Why We’re Loving The Facebook Movies

I think Facebook movies may well be the smartest thing Facebook has done in years.

For the first time in a long time I’ve thought about the beauty of Facebook rather than the marketing, manipulation of information, and oh god, algorithms, don’t get me started on algorithms. Facebook, if I “liked” it I obviously “like” it, so please just let me see it!

I wrote a terrible blog post yesterday, I lost my way half way through. I needed more time to think but it was a half day at school and I ran out of time. I pushed the publish button when I shouldn’t have.

“I didn’t really get today’s post” G said gently last night.

“Don’t worry, neither did I, it was bloody awful, I hated it. Every minute of it.”

And I did. It made me grumpy, I felt dissatisfied. Writing a bad article or post is similar to making your way through a complicated jigsaw puzzle only to discover you’re missing the last piece. Roughly 80% of my time spent writing time is awkward and often deeply embarrassing. I’m nearly always sure that everything I’ve written is complete crap. Yesterday, there was no question. I deleted the post, got cross with myself for wasting time and thought about a career in teaching.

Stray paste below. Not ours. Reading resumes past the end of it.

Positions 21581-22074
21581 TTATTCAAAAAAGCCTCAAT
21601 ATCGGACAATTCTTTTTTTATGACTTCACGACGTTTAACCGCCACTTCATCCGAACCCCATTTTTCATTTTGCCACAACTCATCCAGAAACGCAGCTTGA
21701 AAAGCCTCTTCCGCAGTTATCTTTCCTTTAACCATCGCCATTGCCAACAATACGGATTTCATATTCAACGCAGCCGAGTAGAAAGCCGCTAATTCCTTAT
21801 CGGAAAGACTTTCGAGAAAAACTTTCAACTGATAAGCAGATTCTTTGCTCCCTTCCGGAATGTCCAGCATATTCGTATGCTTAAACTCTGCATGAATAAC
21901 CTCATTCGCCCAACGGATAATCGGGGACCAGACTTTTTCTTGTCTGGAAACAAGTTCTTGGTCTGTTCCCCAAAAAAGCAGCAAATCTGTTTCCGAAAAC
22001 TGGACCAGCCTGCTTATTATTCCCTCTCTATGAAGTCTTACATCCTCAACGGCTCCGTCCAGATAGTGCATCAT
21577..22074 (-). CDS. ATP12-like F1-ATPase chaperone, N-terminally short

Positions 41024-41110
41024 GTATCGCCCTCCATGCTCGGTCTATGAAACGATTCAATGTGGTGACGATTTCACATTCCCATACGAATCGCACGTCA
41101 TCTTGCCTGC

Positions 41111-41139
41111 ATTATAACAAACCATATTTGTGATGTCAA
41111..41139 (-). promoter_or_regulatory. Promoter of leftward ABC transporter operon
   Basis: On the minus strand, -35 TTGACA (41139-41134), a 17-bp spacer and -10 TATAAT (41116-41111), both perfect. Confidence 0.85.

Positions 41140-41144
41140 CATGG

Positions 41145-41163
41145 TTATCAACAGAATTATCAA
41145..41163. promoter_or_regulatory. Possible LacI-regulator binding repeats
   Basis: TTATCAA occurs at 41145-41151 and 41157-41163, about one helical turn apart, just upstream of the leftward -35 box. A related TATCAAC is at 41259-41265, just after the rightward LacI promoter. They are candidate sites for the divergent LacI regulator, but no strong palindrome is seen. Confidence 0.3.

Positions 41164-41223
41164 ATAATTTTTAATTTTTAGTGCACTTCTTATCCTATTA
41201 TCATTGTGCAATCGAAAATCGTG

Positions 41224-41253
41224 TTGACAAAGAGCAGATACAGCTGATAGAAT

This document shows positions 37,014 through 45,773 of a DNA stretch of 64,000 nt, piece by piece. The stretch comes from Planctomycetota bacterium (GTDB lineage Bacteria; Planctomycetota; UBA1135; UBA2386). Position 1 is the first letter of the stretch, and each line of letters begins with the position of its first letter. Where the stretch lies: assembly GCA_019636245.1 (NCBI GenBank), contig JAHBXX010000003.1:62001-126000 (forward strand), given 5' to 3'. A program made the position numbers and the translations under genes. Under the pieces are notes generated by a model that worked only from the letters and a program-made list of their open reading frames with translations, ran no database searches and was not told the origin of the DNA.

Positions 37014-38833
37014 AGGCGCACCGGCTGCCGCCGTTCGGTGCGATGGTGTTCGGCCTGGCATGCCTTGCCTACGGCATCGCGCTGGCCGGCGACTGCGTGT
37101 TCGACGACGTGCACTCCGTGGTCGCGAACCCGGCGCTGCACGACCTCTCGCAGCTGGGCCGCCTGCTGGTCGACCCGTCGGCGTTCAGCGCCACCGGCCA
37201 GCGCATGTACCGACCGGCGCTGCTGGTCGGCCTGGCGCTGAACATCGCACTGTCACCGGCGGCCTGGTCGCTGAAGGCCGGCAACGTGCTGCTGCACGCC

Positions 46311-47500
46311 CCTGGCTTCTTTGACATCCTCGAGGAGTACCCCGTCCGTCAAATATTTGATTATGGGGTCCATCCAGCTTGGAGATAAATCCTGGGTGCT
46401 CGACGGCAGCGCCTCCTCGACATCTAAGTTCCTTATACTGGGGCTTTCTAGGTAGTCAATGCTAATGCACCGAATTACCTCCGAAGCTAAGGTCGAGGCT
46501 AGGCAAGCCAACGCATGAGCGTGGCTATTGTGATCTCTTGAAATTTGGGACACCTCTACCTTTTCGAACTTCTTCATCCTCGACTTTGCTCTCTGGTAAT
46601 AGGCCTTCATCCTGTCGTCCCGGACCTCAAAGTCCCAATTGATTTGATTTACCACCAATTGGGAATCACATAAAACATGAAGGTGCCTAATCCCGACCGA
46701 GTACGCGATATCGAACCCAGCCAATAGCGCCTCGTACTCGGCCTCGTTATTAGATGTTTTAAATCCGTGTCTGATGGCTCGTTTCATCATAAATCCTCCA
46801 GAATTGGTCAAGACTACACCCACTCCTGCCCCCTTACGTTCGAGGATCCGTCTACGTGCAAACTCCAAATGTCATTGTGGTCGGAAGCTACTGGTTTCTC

So why keep going?

It’s that remaining 20%.

That 20% for me is all about the sharing. It’s like therapy. The blog is at a size now that often when I’m out (and usually looking crap with unwashed hair and something stuck in my teeth) someone will stop me to say that something I wrote made them laugh or cry. Recently I met a woman at a party who grabbed my arm and said  “I just had to come and say hello, you got me through my first three months here, I read every post while sitting in my shitty temporary housing and thought if this woman can do it I can do it.”

When I began my expat journey there were no blogs or online expat communities, there was no Facebook. I sat in my hotel room looking out over a grey and damp Jakarta wondering how I was going to make a life for myself without the career and friends I’d left behind. I made that new life by building new friendships, over and over and over again. New friends, more sharing, more stories, more listening. It’s the only way to survive this expat life, you have to get out there, jump in feet first.

In my travels I’ve seen that it doesn’t matter where we’re from, whether it’s Libya, Indonesia, Qatar, or Canada, we’re all looking for pretty much the same thing. In amongst family, babies and birthdays, it’s the everyday: new jobs, hiking up mountains, gaining a degree, developing a passion. We love to support each other in our milestones, bask in each others happiness, support in each others sorrow.

I read a note in the comments of the 4 kids, 20 suitcases Facebook page yesterday that said it all, “if you reach down deep enough into the personal you will find the universal.”

When Facebook began, before the ads and algorithms, that’s exactly why we all joined. We joined to connect with each other, keep in contact and share both our grief and happiness. And as gimmicky as those Facebook movies may appear, they show us what’s been important to us over the years.

The personal, the universal.

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